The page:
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Students who published comments

From left, writers Amit Singh, Kayla Thayer, Micah Green, Alisa Pinarbasi, and Ryan Matthews (Not pictured: Jenifer Gee.)

First Issue of UPLR Features Six Student Comments

January 14, 2016

Tags: Student Life, 2016, News

Six McGeorge School of Law students recently published comments in Vol. 47, Issue 1 of The University of the Pacific Law Review (UPLR).

Many student comment writers researched and composed an original scholarly work of use to the legal community, and then submitted the comment for publication. These six comments were selected by the UPLR Board of Editors.

In "Congress and Chaos: Reexamining the Role of Congress in Combating Climate Change" by Ryan Matthews, he takes a closer look at the Congress's oversight of the Federal Reserve, its formation, powers, and organization along with their vision as a model for a reinvigorated EPA.

Micah Green writes on existing frameworks in order to understand the limited scope of the regulatory jurisdiction in "Rough Waters: Assessing the Fifth Amendment Implications of California's Sustainable Groundwater Management Act." Her comment further discusses the new groundwater legislation, introducing sustainable standards as well as questions whether the Board's new ability to limit pumping implicates a takings claim.

"Foreclosing on a Crisis: How a Presumption of Public Use Could Help Courts Decide Whether Eminent Domain of Underwater Mortgages is Beneficial" provides a legal background into both Midkiff and Kelo, two relevant cases under public and government use backed by the Fifth Amendment. Jenifer Gee, the author of the comment, advances the piece with the application of the public use requirement to satisfy the seizing of a mortgage. Gee addresses implications of a presumption of public purpose for cities, homeowners, and lenders; she also offers a rebuttal presumption.

After a thorough explanation of the historical and legal overview of railroad land grants, Kayla Thayer writes on the Brandt Effect and its common law abandonment issues in her comment named "The 1875 General Railway Right of Way Act and Marvin M. Brandt Revocable Trust v. United States: Is This the End of the Line?" Kayla offers further insight into the expansion of the Railroad Purposes Doctrine to prevent abandonment and keep rights-of-way on track.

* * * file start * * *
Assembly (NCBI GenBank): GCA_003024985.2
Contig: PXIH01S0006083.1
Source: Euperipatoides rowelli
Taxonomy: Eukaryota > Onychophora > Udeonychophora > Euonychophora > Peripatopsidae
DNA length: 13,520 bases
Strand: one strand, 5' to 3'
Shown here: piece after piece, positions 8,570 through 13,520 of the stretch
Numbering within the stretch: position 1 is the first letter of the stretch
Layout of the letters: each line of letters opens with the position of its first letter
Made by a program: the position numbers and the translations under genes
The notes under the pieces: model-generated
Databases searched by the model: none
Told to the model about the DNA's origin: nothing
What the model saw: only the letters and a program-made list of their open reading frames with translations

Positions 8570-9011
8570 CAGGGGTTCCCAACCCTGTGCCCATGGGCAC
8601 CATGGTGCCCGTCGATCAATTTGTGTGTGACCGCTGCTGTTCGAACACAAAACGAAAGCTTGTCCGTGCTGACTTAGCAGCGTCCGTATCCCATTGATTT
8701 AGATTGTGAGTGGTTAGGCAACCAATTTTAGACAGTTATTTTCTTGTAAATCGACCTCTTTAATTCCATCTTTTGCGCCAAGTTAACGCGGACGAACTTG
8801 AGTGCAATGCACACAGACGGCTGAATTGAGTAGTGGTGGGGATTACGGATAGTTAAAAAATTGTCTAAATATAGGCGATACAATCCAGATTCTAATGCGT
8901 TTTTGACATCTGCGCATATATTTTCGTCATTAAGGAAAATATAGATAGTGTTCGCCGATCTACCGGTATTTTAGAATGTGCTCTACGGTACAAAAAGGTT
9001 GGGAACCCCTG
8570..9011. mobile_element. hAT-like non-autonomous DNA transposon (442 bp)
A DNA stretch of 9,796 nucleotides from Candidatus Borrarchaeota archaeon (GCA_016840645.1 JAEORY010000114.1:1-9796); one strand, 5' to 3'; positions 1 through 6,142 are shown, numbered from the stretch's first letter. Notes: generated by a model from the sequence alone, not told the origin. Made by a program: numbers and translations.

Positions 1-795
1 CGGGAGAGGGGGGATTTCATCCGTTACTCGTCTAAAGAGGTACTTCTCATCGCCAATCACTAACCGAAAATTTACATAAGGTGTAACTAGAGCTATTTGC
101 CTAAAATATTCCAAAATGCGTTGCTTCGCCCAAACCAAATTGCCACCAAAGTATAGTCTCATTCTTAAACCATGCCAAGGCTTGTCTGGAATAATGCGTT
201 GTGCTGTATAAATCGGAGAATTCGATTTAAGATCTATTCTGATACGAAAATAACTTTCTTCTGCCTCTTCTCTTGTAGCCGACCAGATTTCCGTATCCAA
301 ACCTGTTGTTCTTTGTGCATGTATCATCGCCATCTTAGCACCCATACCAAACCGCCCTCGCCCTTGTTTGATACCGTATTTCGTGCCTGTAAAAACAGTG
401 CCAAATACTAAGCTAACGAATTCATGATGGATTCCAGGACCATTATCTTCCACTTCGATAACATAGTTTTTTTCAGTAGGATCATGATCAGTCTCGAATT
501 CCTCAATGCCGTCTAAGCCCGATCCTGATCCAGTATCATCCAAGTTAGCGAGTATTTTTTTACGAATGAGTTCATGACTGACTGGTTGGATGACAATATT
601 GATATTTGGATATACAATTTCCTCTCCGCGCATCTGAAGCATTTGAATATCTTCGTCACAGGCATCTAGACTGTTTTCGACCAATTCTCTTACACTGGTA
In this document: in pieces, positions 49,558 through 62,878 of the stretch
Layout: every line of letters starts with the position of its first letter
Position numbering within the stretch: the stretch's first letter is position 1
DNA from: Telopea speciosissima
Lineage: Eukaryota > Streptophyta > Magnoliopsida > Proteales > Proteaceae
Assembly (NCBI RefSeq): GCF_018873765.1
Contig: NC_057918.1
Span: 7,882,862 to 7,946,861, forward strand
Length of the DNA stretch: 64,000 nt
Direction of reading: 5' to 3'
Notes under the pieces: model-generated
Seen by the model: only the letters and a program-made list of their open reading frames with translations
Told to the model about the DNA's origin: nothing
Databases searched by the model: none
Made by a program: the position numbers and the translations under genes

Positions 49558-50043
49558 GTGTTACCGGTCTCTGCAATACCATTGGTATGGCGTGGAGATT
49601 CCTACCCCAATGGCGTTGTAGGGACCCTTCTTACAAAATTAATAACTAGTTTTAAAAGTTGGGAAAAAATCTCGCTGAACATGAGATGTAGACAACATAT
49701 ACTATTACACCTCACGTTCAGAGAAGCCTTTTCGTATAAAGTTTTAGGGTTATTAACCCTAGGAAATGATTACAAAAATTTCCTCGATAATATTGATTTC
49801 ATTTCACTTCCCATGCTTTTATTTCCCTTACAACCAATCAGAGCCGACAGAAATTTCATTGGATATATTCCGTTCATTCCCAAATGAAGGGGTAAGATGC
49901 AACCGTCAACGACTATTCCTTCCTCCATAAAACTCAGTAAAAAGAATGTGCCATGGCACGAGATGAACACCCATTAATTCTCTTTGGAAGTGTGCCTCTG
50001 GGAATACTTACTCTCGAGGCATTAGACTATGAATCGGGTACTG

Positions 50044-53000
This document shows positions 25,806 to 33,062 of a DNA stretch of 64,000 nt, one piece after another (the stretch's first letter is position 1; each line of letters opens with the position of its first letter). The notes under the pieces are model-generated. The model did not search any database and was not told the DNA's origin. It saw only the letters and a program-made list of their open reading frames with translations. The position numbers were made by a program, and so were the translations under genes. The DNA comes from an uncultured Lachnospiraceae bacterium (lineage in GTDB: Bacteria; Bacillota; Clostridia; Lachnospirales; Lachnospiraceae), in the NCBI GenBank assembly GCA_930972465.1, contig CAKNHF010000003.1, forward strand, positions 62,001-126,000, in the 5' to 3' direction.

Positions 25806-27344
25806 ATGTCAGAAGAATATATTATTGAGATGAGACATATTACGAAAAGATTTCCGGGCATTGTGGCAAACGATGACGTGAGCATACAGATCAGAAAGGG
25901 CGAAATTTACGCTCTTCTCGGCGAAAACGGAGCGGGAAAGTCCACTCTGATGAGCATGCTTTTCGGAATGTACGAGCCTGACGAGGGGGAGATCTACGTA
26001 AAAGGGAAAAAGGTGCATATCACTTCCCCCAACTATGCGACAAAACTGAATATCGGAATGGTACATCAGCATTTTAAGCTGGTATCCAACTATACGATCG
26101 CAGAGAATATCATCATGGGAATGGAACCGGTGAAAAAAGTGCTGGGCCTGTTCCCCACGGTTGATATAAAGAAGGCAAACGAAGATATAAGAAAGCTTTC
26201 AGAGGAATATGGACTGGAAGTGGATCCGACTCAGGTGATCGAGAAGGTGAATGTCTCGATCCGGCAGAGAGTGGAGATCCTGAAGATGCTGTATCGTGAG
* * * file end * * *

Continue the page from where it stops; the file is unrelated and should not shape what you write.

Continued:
In Amit Singh's comment, titled "Accountability Matters: An Examination of Municipal Liability in § 1983 Actions," he analyzes the birth, confirmation, and modern application of the Deliberate Indifference Standard and discusses why a new standard is needed. He offers a deeper look into the Conscious Disregard Standard. Singh also suggests how there is a need for qualified immunity, how to avoid respondeat superior, and why there should be a stringent standard for imposing municipal liability in § 1983 Actions.

In Alisa Pinarbasi's "Stop Hamburglaring Our Wages: The Right of Franchise Employees to Union Representation," she describes the purpose and effects of the National Labor Relations Act followed by an explanation of why the NLRA should regulate the Business-Format Model. She concludes with an analysis of the Joint Employer Doctrine.

The University of the Pacific Law Review is an entirely student-run journal that publishes four issues annually. Two of these issues include articles written by law review staff. Membership on the law review includes not only the opportunity for publication in the journal but also provides students with intensive, high-quality editing and research instruction. Learn more >